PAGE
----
[Python-ideas] Trigonometry in degrees
Richard Damon
Richard at Damon-Family.org
Thu Jun 7 22:39:06 EDT 2018
On 6/7/18 7:08 PM, Robert Vanden Eynde wrote:
> - I didn't know there were sinf in C (that's since C99), I was aware
> of the 'd' postfix in opengl.
>
> So yeah, sind would be a bad idea, but sindeg or degsin would be too
> long, hmm, and I can settle for the Pre or Post fix. sindeg(90)
> degsin(90) are both pretty, the first emphasize on the "degree" part
> and the second on the "sin(90)" part. I feel I prefer sindeg, cosdeg,
> atandeg, atan2deg, phasedeg, rectdeg hmhm
>
> By the way I've seen a stackoverflow answer using Sin and Cos with a
> capital letter, doesn't seem very explicit to me.
>
> - I could do a pypi for it for sure, I didn't know it was that easy to
> create a repo actually. degreesmath (and degreesmath.cmath ?) would be
> a good package name but again I don't want to name the functions sin,
> cos. People could rename them on import anyway (let the fools be fools
> as long as they don't hurt anyone).
>
> - I agree radians should be the default, but is it especially Because
> sin/cos must be in radians ? And because it's more efficient ? The
> problem arrises when Mixing units in the same program.
>
> However, should everyone use m³ and not Liters because they're the SI
> units ? That's more a problems of "mixing units and not sticking to
> one convention". I've seen lot of libraries using degrees (and not
> just good old glRotate).
>
> Let's notice there are some libraries that wrap units so that one can
> mix them safely (and avoid to add meters to seconds).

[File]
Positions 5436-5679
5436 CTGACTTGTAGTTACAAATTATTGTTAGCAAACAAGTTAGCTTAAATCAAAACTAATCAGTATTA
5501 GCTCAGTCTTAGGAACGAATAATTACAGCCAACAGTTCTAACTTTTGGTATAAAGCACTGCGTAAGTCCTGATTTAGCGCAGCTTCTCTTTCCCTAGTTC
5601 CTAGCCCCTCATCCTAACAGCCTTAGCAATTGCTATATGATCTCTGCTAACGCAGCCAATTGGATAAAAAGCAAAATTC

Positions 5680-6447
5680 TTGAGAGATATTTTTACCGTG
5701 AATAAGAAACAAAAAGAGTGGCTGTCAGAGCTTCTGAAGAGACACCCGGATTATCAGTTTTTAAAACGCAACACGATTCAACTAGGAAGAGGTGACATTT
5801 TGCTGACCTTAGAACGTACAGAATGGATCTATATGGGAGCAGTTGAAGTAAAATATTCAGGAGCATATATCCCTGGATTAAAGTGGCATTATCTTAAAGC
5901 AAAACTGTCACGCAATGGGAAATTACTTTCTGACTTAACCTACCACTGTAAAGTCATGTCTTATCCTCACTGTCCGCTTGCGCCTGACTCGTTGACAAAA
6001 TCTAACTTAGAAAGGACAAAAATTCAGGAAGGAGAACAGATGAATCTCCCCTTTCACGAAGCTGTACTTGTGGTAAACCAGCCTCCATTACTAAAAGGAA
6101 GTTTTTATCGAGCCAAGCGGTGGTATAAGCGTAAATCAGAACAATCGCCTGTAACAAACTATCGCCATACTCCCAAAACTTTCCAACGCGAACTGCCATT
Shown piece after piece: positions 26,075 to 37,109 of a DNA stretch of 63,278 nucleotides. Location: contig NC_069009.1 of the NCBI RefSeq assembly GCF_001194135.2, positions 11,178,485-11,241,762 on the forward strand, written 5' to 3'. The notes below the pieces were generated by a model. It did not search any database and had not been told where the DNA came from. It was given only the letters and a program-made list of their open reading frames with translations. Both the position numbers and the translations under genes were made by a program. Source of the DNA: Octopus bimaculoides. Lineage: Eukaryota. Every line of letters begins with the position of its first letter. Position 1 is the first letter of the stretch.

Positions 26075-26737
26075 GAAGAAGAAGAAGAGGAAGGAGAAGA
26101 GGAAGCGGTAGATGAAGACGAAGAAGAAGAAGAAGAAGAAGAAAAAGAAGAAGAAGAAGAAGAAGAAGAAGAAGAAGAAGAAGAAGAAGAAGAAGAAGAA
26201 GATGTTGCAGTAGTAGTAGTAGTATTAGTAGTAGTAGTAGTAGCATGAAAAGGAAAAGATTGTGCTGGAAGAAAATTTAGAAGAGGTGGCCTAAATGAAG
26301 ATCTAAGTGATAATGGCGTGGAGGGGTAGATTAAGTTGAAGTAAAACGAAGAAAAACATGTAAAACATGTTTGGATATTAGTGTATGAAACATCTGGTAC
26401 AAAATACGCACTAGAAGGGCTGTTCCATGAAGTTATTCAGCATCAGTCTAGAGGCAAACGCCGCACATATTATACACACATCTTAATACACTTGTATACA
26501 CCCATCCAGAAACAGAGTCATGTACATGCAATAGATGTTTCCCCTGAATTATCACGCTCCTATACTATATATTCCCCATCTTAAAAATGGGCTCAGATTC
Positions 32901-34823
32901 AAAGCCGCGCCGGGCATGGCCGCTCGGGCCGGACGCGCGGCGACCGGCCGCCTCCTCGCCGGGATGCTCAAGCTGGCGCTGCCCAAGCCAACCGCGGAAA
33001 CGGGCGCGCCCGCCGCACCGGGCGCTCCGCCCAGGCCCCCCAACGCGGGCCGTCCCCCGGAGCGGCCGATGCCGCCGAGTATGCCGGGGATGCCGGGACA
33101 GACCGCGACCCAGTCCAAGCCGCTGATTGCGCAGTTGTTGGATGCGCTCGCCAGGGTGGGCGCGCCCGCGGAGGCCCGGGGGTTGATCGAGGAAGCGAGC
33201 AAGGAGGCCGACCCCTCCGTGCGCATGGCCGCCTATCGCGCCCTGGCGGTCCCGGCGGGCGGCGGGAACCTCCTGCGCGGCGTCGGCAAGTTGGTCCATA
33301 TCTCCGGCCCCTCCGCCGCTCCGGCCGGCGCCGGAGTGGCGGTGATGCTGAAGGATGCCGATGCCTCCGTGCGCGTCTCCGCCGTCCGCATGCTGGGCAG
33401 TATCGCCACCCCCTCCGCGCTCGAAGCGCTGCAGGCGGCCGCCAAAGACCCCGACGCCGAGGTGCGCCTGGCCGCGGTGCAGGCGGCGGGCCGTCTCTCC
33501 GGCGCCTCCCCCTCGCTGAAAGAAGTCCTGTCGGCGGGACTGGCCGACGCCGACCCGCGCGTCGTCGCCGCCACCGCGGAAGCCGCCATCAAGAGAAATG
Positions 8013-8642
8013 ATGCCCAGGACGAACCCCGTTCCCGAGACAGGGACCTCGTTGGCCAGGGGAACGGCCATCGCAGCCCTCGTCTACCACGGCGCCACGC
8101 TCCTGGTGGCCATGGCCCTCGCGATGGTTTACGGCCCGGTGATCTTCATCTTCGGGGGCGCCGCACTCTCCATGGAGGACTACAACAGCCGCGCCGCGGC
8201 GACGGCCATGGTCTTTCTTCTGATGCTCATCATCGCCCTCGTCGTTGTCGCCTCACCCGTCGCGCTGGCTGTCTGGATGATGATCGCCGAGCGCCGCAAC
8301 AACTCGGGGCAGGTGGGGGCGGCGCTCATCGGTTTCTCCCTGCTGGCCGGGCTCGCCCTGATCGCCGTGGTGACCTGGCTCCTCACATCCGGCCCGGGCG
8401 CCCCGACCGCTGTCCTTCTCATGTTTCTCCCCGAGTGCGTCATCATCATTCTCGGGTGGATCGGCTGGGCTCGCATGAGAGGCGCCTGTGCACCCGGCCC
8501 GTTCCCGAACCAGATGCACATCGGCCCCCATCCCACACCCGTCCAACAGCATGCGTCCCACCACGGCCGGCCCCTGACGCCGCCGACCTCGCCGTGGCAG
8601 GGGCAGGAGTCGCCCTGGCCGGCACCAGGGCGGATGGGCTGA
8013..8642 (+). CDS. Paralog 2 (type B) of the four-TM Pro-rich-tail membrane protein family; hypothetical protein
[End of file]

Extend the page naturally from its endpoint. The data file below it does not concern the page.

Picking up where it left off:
>
> Let's be honest, radians are useful only when converting arc length,
> areas or dealing with derivatives, signals, or complex numbers
> (engineering stuffs), and efficiency of sin/cos implementations. When
> doing simple 2D/3D applications, angles are just angles and nobody
> needs to know that derivative of sin(ax) is a·cos(ax) if x is in radians.
>
> - Integers are more convenient than float, you could add 1 degree
> every frame at 60fps to a counter and after 60 frames you'll do a full
> turn, adding tau/360 doesn't add so well (floating point
> representation). Having exact representation for multiple of 90
> degrees is a big plus. Another advantage is also being able to check
> if the angle is particular (multiple of 30 or 90 for example).
> Especially python Integers with infinite precision.
>
> - Everyone knows degrees, whereas radians are known only by people
> that had math in 10th grade. I know it's easy to say "just convert"
> but trust me, not everyone is confident with unit conversions, when
> you ask "what's the unit of angle ?" people will think of degrees.
>
> - Changing the behavior for current cos/sin function to have cos(pi/2)
> being exact is a bad idea in my opinion, the good old sin/cos from C
> exist for a long time and people rely on the behaviors. That would
> break too much existing code for no much trouble. And would slow
> Current applications relying on the efficiency of the C functions.
>
> - I totally agree writing degrees(...) and radians(...) make it clear
> and explicit. That's why I strongly discourage people defining their
> own "sin" function that'd take degrees, therefore I look for a new
> function name (sindeg).
First I feel the need to point out that radians are actually fairly
fundamental in trigonometry, so there is good reasons for the base
functions to be based on radians. The fact that the arc length of the
angle on the unit circle is the angle in radians actually turns out to
be a fairly basic property.
To make it so that sindeg/cosdeg of multiples of 90 come out exact is
probably easiest to do by doing the angle reduction in degrees (so the
nice precise angles stay as nice precise angles) and then either adjust
the final computation formulas for degrees, or convert the angle to
radians and let the fundamental routine do the small angle computation.
While we are at it, it might be worth thinking if it might make sense to
also define a set of functions using circles as a unit (90 degrees =
0.25, one whole revolution = 1)
--
Richard Damon
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